• Potential Options Pricing: Since the IVP is relatively low (24%), it suggests that options may be less expensive now than they have been historically. This is because lower IV generally leads to lower options premiums.
  • Market Expectations: The lower current IV suggests that the market is expecting less significant price movements in the underlying asset compared to its recent past. This could be due to a lack of upcoming events, earnings reports, or other factors that might influence the asset's price volatility.

IV Rank: Meaning and Computation

Implied volatility rank (IVR) measures how the current IV of the underlying stock or security compares to its IV over a predefined or designated period. For instance, if you take the predefined look-back period as 52 weeks, the IVR measures the IV current trading session on a scale of 0 to 100. Here, 0 represents the lowest IV% during the 52 weeks, while 100 represents the highest IV% during the same period.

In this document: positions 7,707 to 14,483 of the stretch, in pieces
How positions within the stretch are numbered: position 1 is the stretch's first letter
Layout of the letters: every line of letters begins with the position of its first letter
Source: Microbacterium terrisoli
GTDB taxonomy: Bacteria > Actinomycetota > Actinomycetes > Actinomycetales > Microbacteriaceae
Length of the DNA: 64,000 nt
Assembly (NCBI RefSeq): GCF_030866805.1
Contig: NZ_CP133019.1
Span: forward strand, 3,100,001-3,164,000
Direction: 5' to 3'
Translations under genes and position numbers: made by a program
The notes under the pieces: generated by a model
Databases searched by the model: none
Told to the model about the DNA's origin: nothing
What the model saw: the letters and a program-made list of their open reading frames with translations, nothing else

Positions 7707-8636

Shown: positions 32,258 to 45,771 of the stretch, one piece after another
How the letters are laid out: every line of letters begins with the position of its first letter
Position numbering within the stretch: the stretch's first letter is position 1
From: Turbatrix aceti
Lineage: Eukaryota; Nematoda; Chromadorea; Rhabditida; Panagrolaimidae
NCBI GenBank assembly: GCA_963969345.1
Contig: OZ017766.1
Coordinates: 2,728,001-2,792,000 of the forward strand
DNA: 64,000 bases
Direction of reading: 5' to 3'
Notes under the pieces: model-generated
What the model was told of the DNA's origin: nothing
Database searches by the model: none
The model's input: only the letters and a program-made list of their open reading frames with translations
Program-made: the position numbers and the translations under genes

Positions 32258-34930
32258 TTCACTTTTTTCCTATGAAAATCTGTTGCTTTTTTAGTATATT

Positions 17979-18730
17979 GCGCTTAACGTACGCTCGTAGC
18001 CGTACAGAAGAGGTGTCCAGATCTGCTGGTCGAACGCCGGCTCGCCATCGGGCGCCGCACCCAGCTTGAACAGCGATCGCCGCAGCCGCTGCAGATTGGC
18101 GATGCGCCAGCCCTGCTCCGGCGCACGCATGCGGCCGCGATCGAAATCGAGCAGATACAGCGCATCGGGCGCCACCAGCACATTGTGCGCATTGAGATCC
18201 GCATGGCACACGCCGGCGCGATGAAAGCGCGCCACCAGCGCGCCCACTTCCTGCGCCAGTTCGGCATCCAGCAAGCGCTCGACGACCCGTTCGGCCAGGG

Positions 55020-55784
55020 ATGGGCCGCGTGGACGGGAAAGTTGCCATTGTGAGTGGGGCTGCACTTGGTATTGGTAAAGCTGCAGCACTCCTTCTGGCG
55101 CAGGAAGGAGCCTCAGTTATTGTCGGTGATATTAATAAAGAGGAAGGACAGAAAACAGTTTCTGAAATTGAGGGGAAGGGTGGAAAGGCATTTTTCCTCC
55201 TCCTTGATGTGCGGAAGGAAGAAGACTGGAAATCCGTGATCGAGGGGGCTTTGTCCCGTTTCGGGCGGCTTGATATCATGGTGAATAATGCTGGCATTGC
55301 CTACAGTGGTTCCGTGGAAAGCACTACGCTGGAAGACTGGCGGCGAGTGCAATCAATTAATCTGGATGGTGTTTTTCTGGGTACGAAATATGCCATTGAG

The formula to compute the IVR is as follows:

Implied Volatility Rank = (Current IV — Minimum IV in the Look-Back Period) ÷ (Maximum IV in the Look-Back Period — Minimum IV in the Look-Back Period)

For example, say a stock’s IV ranged from 20% to 75% in the last 52 weeks. If the stock’s current IV is 40%, its IV rank can be computed as shown below.

Implied Volatility Rank:

= (Current IV — Minimum IV in the Look-Back Period) ÷ (Maximum IV in the Look-Back Period — Minimum IV in the Look-Back Period)

= (40% — 20%) ÷ (75% — 20%)

= 20% ÷ 55%

= 0.3636 or 36.36%

Interpreting the IV Rank